Can Seed Coating Boost Seed-based Restoration Outcome?

By Simone Pedrini

According to the review/opinion paper "Seed Coating: Science or marketing spin?", published on the Journal Trends in Plant Sciences,  seed coating has the potential to significantly improve the overall efficiency of seed based restoration. 

Seed coating, in a nutshell, consists of the application of external material around the natural coat of the seed. This technology has been developed mainly in the crop and vegetable industry. Why seed coating is done?  Well here are the good, and not so good reasons: 
- improving seed handling, by standardizing seed shape and size, ultimately reducing seed wastage during sowing.
- delivery of active ingredients, that could improve seed protection and germination, seedling emergence, growth and survival, and eventually, yield.  
- advantages in marketing through an enhanced seed aesthetic that can lead to higher priced seed . 

According to the authors, most of the technological capability for seed enhancement is held by private seed and agrochemical companies. This know-how is usually a trade secret and rarely if ever disclosed.  Such a situation limits the ability to objectively evaluate claims through independent research institutes.  This then hampers further development of the technology, especially in evaluating the potential ecological impact of seed coat delivered pesticides (eg. neonicotinoids) and testing whether in fact claims about seed germination promoters and growth regulators are borne out in field programs.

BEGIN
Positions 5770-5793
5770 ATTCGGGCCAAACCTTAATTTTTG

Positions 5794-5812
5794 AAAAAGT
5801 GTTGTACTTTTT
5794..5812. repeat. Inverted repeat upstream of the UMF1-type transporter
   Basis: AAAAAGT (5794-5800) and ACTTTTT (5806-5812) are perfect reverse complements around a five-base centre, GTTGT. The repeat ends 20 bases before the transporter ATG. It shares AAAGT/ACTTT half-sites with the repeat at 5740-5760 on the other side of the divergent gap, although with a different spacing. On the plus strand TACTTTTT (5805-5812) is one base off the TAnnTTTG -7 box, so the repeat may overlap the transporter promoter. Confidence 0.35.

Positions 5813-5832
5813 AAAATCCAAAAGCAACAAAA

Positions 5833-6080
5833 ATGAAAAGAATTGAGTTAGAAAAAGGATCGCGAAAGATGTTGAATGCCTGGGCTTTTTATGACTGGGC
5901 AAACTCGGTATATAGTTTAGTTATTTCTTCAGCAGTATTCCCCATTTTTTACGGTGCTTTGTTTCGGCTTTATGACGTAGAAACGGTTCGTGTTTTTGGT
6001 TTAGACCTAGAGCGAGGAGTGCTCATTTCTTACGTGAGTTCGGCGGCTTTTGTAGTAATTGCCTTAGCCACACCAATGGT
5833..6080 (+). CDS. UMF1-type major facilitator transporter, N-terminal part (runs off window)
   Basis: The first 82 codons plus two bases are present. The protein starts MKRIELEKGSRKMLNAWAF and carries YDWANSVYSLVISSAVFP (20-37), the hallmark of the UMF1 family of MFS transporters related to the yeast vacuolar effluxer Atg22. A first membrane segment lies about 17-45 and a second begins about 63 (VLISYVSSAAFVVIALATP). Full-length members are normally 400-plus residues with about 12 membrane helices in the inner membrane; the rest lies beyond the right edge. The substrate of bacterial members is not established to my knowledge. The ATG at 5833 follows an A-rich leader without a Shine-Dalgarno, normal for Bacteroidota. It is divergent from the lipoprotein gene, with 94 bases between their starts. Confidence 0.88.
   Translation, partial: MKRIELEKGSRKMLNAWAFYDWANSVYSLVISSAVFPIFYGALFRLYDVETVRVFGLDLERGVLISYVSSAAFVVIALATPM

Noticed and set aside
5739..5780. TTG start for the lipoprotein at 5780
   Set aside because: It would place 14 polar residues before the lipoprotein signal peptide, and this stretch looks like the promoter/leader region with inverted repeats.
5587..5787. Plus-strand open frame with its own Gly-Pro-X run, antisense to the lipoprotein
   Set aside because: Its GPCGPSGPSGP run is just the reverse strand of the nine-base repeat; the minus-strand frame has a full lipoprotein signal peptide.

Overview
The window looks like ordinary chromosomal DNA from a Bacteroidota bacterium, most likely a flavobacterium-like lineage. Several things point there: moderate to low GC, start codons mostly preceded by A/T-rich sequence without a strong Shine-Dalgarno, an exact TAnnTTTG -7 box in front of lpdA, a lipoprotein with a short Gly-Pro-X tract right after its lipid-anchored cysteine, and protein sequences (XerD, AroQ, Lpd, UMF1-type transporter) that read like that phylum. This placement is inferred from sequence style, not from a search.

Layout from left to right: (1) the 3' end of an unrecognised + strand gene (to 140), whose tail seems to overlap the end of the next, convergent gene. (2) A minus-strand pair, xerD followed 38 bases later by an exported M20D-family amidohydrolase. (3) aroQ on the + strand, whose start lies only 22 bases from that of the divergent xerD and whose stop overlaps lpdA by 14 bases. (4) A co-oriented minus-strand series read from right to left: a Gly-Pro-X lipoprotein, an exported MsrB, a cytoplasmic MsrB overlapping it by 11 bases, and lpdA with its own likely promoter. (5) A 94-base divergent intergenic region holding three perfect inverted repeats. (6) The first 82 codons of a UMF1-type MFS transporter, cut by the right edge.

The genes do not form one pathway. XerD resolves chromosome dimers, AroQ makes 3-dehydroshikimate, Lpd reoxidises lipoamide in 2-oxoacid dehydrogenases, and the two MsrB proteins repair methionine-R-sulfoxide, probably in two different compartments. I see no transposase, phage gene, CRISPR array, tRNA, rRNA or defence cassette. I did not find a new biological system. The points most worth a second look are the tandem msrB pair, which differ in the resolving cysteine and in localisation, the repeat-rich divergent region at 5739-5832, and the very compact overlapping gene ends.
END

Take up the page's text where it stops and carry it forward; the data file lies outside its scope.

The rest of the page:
Key Figure: Seed-Coating Ingredients, Equipment, and Coat Type

Key Figure: Seed-Coating Ingredients, Equipment, and Coat Type

Seed coating has been applied mostly to crop and vegetable species, with very little interest by the private sector in native seed enhancements. 
However, in the past decade or so, the scientific community has begun evaluating seed coating as a way to overcome physiological and ecological impediments that have, so far, limited the success of seed based restoration.

Research teams across the globe, such as the Centre for Mine Site Restoration in Australia, Oregon State University and Chicago Botanic Garden in the United States and the NASSTEC network in Europe, are intensively evaluation seed technology solutions as a mean to improve seed-based restoration efficiency.  

For native seed, probably the best way to accelerate the research process and reach positive outcomes and major breakthroughs is through a closer engagement with the private seed technology industries. But such a collaboration might raises a number of issues:
Are those private enterprises willing to collaborate and will there be the academic freedom to publish outcomes of value to wild lands restoration?
Is access to the potentially "rich" market of ecological restoration, enough of an incentive for those companies to invest in native seed research and share their technological know-how with scientific institutions?
Are those companies the kind of players that should be involved in restoration, or their profit-first and foremost focus is eventually going to corrupt the social and moral principles that underpin ecological restoration?  

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